Interestingly enough, vendors say it's the customers who are expressing the most nostalgia over the fact the Charleston Antique Mall will close forever -- at its present location, anyway -- at 5 p.m. Sunday, April 29 (http://www.charlestonantiquemall.com" target="_blank">www.charlestonantiquemall.com )
Previously known as the Red Rooster, the 16,000-square-foot, 40-vendor enterprise at 307 W. Charleston (two doors down from the Holsum Bread Lofts), now operated by Michelle and Cal Tully, will relocate to larger premises at the old Peter Piper Pizza site, 560 S. Decatur (adjoining Arizona Charlie's), with a "soft opening" expected in mid-May.
The Nevada Department of Transportation is seizing the current building for demolition, making way for yet another widening of Interstate 15.
I called around to some folks at the UNLV School of Architecture this week, asking if anyone has bothered to compile a brief history and photo folder on the old structure, which served as the city's 7-UP bottling plant in the 1950s. No one expressed any interest.
Well, it's hardly an early Frank Lloyd Wright. Besides, this is a town that regularly blows up its history on TV.
Let a New York antique dealer come up with a book signed by -- or a suit of clothes that she can document was tailored for -- a Rockefeller, an Astor, a Vanderbilt, a close relative of J.P. Morgan, or for that matter (going back a little further) bearing the name of a Washington, a Hamilton, even an Aaron Burr or a Benedict Arnold -- and visions of auction-house sugarplums begin to dance in their heads.
Here in Las Vegas, it's a standing joke among dealers that if a book or record album or tailored suit bears an inscription or "custom tailored for" label naming one of THIS town's best-known generation -- an elder Binion, Gaughan, Boyd or Dalitz -- a junk-shop customer will ask whether he can get it for a discount "because somebody wrote on it."
I picked up a couple of Capitol 78 rpm Mel Blanc records at the mall last week, one a Daffy Duck and one a Bugs Bunny, in their original colorful paper jackets, informing me they'd been OK'd for kids by none other than Bozo the Clown, originally $8 apiece, marked down to $4.80.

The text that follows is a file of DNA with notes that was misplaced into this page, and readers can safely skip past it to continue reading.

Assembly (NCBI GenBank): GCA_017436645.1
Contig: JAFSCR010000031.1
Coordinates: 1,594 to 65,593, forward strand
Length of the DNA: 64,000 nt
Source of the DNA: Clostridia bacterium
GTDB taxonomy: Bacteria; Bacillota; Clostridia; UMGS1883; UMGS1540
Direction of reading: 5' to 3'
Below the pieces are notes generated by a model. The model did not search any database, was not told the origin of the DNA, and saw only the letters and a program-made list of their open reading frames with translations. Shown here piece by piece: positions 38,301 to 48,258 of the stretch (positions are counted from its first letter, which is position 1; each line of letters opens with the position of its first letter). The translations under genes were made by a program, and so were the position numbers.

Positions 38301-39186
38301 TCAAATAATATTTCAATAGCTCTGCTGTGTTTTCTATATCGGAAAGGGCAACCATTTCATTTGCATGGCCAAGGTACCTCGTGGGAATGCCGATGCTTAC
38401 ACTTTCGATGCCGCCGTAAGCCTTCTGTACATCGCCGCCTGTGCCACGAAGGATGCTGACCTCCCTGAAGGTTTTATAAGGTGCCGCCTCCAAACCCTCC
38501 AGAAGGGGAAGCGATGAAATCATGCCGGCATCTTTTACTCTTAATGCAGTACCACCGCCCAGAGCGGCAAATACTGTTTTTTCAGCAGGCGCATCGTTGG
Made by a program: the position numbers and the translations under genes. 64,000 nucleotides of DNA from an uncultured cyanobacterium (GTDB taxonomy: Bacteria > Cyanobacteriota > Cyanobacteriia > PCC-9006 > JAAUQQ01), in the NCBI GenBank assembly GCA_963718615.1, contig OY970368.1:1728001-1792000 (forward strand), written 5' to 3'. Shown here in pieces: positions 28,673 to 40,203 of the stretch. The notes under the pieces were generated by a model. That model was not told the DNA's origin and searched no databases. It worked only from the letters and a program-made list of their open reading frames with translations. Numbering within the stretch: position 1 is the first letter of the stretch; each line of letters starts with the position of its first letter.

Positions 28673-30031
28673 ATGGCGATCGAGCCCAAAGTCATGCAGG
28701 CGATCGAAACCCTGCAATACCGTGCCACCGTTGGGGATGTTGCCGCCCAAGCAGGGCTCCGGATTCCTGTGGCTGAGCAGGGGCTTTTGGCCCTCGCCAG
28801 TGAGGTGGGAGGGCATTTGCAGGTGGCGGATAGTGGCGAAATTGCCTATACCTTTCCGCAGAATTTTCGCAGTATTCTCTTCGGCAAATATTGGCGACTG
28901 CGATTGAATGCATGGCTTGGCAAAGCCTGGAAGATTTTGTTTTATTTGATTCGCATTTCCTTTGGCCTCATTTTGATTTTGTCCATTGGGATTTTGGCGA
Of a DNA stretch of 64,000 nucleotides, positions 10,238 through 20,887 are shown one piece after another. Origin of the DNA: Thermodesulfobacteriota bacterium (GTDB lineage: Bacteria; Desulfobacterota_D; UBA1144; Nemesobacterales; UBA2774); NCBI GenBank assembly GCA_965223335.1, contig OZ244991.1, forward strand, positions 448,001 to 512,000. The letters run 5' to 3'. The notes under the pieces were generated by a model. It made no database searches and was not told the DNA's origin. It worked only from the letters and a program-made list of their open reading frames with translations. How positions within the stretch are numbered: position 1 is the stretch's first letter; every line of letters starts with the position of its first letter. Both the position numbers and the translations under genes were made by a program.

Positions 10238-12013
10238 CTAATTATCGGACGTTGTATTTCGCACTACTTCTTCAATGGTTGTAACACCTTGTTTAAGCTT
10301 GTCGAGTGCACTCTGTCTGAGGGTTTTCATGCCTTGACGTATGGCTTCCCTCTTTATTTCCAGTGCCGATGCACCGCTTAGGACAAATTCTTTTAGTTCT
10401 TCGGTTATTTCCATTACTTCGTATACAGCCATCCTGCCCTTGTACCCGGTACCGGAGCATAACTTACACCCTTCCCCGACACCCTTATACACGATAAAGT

As I've disclosed before, the brunette maintains some rooms of vintage clothes there. Other acquaintances sell vintage cameras and furniture, record albums, Coke and Pepsi stuff. I've even seen a few shelves of autographed first editions.
Antiques used to be a sizeable part of the mix in the old Vegas downtown. Some remain. Renee Poole reports the planned NDOT demolition will spare her "Not Just Antiques Mart" up the street at 1422 Western Ave., which remains open from 10:30 to 5:30, six days a week. And some of the vendors from the Charleston Antique Mall are setting up as SinCity Pickers, around the corner at 10 W. Wyoming, between North Main and the railroad tracks.
We wish them all well, in a town where true local history buffs are badly outnumbered by stalking Scannerboys, checking bar codes in search of underpriced treasures.
Don't tell them the period of time over which valuable stuff was produced without bar codes, now. Wouldn't want to them to start getting ideas and, well ... looking things up in books.